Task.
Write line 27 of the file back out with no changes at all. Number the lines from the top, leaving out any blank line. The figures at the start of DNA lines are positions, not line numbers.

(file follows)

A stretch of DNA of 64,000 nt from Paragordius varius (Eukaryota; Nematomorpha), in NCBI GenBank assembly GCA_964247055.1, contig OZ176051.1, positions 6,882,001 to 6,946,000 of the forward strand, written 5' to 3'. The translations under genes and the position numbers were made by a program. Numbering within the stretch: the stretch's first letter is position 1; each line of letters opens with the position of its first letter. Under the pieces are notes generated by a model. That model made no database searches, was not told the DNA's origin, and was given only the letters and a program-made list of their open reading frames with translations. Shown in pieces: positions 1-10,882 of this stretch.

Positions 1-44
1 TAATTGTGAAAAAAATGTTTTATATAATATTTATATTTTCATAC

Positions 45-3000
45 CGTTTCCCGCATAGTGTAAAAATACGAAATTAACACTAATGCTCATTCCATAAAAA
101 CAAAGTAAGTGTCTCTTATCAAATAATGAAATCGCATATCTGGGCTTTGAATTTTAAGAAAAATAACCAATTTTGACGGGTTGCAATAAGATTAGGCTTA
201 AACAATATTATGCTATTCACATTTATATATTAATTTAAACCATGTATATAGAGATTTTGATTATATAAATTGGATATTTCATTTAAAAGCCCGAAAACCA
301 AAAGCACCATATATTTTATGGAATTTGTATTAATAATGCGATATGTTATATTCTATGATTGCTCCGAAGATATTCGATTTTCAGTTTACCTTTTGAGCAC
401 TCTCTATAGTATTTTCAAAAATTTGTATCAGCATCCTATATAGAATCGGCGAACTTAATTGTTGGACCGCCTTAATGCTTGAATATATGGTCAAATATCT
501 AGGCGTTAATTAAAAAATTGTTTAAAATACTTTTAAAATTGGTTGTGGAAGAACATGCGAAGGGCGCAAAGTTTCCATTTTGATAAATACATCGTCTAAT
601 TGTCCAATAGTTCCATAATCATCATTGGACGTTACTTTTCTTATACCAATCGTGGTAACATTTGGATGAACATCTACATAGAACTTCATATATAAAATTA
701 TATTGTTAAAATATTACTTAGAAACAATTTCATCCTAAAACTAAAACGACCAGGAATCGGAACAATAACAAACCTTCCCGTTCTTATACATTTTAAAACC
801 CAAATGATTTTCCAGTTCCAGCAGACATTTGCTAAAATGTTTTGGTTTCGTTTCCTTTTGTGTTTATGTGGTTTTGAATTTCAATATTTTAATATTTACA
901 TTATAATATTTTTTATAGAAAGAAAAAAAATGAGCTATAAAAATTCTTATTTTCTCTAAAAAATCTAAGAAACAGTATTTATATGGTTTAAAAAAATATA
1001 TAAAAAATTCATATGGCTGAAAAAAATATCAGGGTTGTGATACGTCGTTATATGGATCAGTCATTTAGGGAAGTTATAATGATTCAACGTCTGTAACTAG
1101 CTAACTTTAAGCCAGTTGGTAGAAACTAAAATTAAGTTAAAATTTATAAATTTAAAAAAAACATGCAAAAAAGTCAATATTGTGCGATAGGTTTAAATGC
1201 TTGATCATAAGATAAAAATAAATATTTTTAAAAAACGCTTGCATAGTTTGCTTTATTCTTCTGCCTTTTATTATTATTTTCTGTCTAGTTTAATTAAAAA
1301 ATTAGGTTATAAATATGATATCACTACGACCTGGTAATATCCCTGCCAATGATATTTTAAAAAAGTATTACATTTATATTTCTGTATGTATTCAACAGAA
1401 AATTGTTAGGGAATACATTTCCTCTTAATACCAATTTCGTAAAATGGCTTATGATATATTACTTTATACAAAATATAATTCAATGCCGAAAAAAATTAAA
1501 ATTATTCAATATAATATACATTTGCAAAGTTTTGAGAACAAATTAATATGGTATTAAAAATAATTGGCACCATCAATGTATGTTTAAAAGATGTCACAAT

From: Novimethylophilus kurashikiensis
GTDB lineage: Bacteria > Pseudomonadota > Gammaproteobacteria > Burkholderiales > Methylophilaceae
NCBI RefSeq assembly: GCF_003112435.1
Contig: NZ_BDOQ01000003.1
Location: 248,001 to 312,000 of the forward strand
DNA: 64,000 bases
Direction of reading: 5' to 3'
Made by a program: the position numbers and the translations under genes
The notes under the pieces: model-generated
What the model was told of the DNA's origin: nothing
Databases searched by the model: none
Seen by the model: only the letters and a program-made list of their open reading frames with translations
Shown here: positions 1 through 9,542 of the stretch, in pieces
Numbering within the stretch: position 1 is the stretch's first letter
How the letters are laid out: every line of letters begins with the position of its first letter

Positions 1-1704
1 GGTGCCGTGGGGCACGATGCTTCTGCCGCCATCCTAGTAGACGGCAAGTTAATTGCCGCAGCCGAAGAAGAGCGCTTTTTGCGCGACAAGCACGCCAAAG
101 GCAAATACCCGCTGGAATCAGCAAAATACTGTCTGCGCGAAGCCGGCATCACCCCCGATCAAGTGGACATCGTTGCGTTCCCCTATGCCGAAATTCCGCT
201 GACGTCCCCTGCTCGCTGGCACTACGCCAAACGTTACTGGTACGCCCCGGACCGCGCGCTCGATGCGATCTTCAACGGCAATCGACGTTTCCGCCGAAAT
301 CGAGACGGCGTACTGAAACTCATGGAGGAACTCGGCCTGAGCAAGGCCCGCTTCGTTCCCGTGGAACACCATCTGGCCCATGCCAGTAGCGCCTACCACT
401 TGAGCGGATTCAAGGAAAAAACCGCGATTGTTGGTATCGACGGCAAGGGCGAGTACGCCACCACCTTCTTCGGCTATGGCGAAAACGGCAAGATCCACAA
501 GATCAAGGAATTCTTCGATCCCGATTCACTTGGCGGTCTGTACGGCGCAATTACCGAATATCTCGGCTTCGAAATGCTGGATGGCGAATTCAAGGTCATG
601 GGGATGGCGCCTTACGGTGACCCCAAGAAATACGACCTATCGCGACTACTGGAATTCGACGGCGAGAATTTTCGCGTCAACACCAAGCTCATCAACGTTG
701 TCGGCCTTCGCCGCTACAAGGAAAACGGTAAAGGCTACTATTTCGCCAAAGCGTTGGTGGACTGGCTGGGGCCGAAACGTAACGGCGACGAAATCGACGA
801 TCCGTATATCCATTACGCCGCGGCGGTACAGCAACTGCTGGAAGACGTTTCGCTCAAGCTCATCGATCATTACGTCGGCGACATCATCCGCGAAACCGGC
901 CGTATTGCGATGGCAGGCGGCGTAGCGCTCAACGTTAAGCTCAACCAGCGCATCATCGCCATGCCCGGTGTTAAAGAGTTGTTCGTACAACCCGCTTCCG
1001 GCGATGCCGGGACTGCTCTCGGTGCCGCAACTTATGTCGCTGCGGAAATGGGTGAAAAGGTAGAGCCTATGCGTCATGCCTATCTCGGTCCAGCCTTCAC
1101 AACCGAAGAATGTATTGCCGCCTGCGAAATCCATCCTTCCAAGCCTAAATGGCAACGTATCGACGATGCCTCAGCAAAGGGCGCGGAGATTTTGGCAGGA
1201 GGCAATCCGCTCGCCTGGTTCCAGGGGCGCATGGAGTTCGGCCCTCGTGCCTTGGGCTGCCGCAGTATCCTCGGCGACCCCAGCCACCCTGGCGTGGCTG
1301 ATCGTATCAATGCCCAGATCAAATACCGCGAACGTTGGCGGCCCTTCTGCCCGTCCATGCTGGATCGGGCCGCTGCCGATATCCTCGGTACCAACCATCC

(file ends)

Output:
Direction of reading: 5' to 3'